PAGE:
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HER2 isoforms co-expression differently tunes mammary tumor phenotypes affecting onset, vasculature and therapeutic response

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Oncotarget. 2017; 8:54444-54458. https://doi.org/10.18632/oncotarget.17088

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Arianna Palladini, Giordano Nicoletti, Alessia Lamolinara, Massimiliano Dall'Ora, Tania Balboni, Marianna L. Ianzano, Roberta Laranga, Lorena Landuzzi, Veronica Giusti, Claudio Ceccarelli, Donatella Santini, Mario Taffurelli, Enrico Di Oto, Sofia Asioli, Augusto Amici, Serenella M. Pupa, Carla De Giovanni, Elda Tagliabue, Manuela Iezzi, Patrizia Nanni _ and Pier-Luigi Lollini


Arianna Palladini1,*, Giordano Nicoletti2,*, Alessia Lamolinara3,*, Massimiliano Dall’Ora1,*, Tania Balboni1, Marianna L. Ianzano1, Roberta Laranga1, Lorena Landuzzi2, Veronica Giusti1, Claudio Ceccarelli1,4, Donatella Santini4, Mario Taffurelli5, Enrico Di Oto6, Sofia Asioli6, Augusto Amici7, Serenella M. Pupa8, Carla De Giovanni1, Elda Tagliabue8, Manuela Iezzi3, Patrizia Nanni1 and Pier-Luigi Lollini1

1Department of Experimental, Diagnostic and Specialty Medicine, University of Bologna, Bologna, Italy

2Rizzoli Orthopedic Institute, Laboratory of Experimental Oncology, Bologna, Italy

3Aging Research Centre, “Gabriele d’Annunzio” University, Chieti, Italy

4Pathology Unit, Policlinico S.Orsola-Malpighi University Hospital, Bologna, Italy

5Department of Medical and Surgical Sciences of Bologna, Bologna, Italy

6Anatomic Pathology, Department of Biomedical and Neuromotor Sciences, Bellaria Hospital, University of Bologna, Bologna, Italy

7University of Camerino, Camerino, Italy

8Istituto Nazionale Tumori, Milano, Italy

*These authors have contributed equally to this work

Correspondence to:

Patrizia Nanni, email: [email protected]

Keywords: HER2, Delta16, trastuzumab, breast cancer, model of host-tumor interactions

Received: December 16, 2016    Accepted: March 22, 2017    Published: April 13, 2017


Full-length HER2 oncoprotein and splice variant Delta16 are co-expressed in human breast cancer. We studied their interaction in hybrid transgenic mice bearing human full-length HER2 and Delta16 (F1 HER2/Delta16) in comparison to parental HER2 and Delta16 transgenic mice. Mammary carcinomas onset was faster in F1 HER2/Delta16 and Delta16 than in HER2 mice, however tumor growth was slower, and metastatic spread was comparable in all transgenic mice. Full-length HER2 tumors contained few large vessels or vascular lacunae, whereas Delta16 tumors presented a more regular vascularization with numerous endothelium-lined small vessels. Delta16-expressing tumors showed a higher accumulation of i.v. injected doxorubicin than tumors expressing full-length HER2. F1 HER2/Delta16 tumors with high full-length HER2 expression made few large vessels, whereas tumors with low full-length HER2 and high Delta16 contained numerous small vessels and expressed higher levels of VEGF and VEGFR2. Trastuzumab strongly inhibited tumor onset in F1 HER2/Delta16 and Delta16 mice, but not in full-length HER2 mice. Addiction of F1 tumors to Delta16 was also shown by long-term stability of Delta16 levels during serial transplants, in contrast full-length HER2 levels underwent wide fluctuations. In conclusion, full-length HER2 leads to a faster tumor growth and to an irregular vascularization, whereas Delta16 leads to a faster tumor onset, with more regular vessels, which in turn could better transport cytotoxic drugs within the tumor, and to a higher sensitivity to targeted therapeutic agents. F1 HER2/Delta16 mice are a new immunocompetent mouse model, complementary to patient-derived xenografts, for studies of mammary carcinoma onset, prevention and therapy.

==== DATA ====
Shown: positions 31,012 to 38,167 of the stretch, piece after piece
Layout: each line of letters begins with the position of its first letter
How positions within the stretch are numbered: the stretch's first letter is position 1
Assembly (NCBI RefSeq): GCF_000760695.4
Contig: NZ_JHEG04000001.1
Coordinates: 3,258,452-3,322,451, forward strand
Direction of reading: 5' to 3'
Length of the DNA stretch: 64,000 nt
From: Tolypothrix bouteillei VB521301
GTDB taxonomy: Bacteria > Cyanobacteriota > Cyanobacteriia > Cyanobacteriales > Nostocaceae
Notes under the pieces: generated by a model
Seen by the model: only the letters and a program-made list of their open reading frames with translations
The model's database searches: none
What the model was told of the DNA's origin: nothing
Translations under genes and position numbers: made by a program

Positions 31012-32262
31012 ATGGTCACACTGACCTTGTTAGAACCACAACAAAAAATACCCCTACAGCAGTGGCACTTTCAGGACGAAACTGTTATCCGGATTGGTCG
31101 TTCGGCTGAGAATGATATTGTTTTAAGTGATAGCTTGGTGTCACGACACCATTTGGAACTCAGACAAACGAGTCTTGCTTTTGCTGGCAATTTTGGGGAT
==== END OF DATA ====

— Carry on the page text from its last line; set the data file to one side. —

The HER2 oncogene encodes a tyrosine kinase involved in the onset and progression of breast cancer and other human tumors [14]. Current diagnostic and therapeutic criteria are based on the analysis of gene amplification and/or protein expression as if HER2 were translated into a single protein species. On the contrary, tumor cells may contain at the same time different HER2 proteins resulting from mutation, alternative splicing, alternative initiation of translation and post-translational modification [415].

Some HER2 isoforms are definitely more oncogenic than full-length HER2 [8, 9, 16], whereas others inhibit carcinogenesis [12]. The Delta16 splice variant, lacking exon 16, has the properties of an activated oncogene [57, 10, 1720] and its expression was recently found to be associated with high stemness and epithelial mesenchymal transition [20, 21]. On the other hand, Delta16 could also play beneficial roles in the response to targeted therapeutic agents, such as the monoclonal antibody trastuzumab [18, 19].